Blog post by: Cameron McIver.
I couldn’t tell you just how many managers I spoke with during my marketing career on the client side – particularly in the early days, that when I started talking marketing strategy, I was met with something along the lines of “We’ll take care of the strategy. You just ‘do the marketing’.”
I like to think that my approach to these kinds of discussions improved over the years, so it certainly happened a lot less as years went by, but it surprises me that this kind of attitude to strategic marketing does still exist in 2017. In many businesses, as long as they have a brochure, an up to date website and plenty of activity on social media, they’re generally happy.
We live in this digital age where everything moves at a thousand miles an hour and quick responsiveness is crucial. So, it’s easy to get caught up in likes/shares/hits, delivering the next campaign, etc, etc. Yet, an effective and well thought out strategy is still the backbone of any successful marketing initiative. An effective marketing plan forms the link between what the business wants/wants to deliver and what the customer/market wants/needs. If all of this isn’t clearly thought out, documented and actioned, it makes it very hard for whoever is tasked with ‘doing the marketing’ to deliver successfully. It only takes one poorly targeted campaign or comms piece for the customer to hit the ‘opt out’ button.
An example of this. I recently received some SMS marketing from a large chain of motor mechanics that I’d been getting my car serviced with. (Personally I find text messages to be more invasive than other forms of communication, but maybe that’s just me) Initially, they were a thank you for my business – great, happy to receive that. Then a reminder that my car is due for a service – again, no problem with that. This was followed up by another one with a link to view all of their TV ads. I’m sure they’re very proud of these ads, but how many of their customers would want to sit down and view them all? Just below the link was an option to opt out. Guess which I chose.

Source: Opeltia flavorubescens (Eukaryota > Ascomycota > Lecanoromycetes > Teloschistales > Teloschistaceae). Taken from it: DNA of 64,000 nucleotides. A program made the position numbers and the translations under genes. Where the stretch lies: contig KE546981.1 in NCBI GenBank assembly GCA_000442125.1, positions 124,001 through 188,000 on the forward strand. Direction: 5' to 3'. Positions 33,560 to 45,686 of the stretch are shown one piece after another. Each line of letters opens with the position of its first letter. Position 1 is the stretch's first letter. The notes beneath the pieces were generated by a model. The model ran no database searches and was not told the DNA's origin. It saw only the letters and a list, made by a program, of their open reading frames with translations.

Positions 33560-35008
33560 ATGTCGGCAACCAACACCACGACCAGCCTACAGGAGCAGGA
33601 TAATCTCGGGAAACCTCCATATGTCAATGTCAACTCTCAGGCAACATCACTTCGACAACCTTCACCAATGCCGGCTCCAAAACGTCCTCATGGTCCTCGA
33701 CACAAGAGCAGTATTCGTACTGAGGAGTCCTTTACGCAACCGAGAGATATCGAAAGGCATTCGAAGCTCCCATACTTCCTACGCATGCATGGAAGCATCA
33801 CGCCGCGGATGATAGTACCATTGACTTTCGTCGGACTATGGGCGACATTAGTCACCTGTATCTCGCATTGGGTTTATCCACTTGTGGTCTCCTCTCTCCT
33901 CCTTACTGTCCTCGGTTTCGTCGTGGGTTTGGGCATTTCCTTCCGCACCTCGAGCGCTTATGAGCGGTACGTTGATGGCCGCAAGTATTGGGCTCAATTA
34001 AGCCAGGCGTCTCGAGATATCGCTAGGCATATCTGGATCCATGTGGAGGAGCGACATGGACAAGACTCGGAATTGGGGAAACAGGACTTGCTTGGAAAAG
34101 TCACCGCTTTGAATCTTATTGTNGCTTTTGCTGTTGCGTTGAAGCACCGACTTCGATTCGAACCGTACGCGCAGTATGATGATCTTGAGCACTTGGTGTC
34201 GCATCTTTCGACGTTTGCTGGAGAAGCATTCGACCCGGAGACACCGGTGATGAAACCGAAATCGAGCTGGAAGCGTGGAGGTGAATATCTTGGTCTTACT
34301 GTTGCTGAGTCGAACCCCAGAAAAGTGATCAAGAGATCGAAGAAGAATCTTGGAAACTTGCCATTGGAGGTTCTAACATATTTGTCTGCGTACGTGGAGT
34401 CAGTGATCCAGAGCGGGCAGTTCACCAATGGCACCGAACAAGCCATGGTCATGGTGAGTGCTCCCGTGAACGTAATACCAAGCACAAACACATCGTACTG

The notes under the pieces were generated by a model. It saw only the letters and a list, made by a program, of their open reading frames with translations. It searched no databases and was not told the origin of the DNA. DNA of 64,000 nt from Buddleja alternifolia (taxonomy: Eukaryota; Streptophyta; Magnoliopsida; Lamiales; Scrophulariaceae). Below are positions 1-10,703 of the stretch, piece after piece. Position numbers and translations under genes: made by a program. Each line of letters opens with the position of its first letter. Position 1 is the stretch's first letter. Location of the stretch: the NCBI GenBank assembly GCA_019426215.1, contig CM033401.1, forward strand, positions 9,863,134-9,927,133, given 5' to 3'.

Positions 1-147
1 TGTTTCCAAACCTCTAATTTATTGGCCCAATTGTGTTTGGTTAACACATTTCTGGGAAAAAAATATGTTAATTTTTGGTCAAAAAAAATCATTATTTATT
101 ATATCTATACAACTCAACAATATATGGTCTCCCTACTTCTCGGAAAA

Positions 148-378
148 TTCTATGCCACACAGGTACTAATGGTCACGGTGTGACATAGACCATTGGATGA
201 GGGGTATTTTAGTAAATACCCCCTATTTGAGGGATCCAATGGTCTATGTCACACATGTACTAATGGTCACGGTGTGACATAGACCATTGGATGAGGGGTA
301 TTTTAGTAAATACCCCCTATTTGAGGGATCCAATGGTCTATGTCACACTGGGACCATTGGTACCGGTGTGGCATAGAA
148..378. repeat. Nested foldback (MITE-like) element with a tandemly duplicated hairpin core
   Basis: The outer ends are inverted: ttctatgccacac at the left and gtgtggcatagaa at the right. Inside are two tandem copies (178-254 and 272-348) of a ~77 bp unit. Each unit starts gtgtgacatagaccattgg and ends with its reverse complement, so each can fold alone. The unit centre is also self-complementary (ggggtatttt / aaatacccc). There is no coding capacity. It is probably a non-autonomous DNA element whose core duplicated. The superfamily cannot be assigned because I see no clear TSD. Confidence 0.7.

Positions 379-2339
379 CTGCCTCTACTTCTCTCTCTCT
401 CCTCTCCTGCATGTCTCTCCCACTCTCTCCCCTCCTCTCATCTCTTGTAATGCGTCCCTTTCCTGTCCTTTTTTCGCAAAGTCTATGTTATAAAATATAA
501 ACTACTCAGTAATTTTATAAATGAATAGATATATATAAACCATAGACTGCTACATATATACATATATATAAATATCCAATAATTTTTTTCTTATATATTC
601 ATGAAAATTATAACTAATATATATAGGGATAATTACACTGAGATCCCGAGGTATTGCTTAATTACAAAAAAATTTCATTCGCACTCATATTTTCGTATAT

When putting together a marketing plan, I usually employ a cascading approach similar to the following, where each one drives the next
- Gain an understanding of the broader business objectives and the customer/market environment
- Develop a few (no more than 4) broad measurable marketing objectives that will deliver on the business objectives
- Come up with a range of strategies on how to best deliver on each marketing objective
- Develop a tactical marketing plan containing all the activities required to deliver on each strategy
- Deliver each activity
- Measure the results and gain feedback
- Feed all of this back into the planning process
Once all of this is in place, that’s when you get to do all the fun stuff like creating great content, driving social media, etc, etc and best of all just watch how much more successful all of these activities suddenly become.
Without an effective marketing plan in place, a lot of businesses out there are putting the cart before the horse without even realising it, and carrying on somewhat oblivious to how successful (and profitable) their marketing really could be.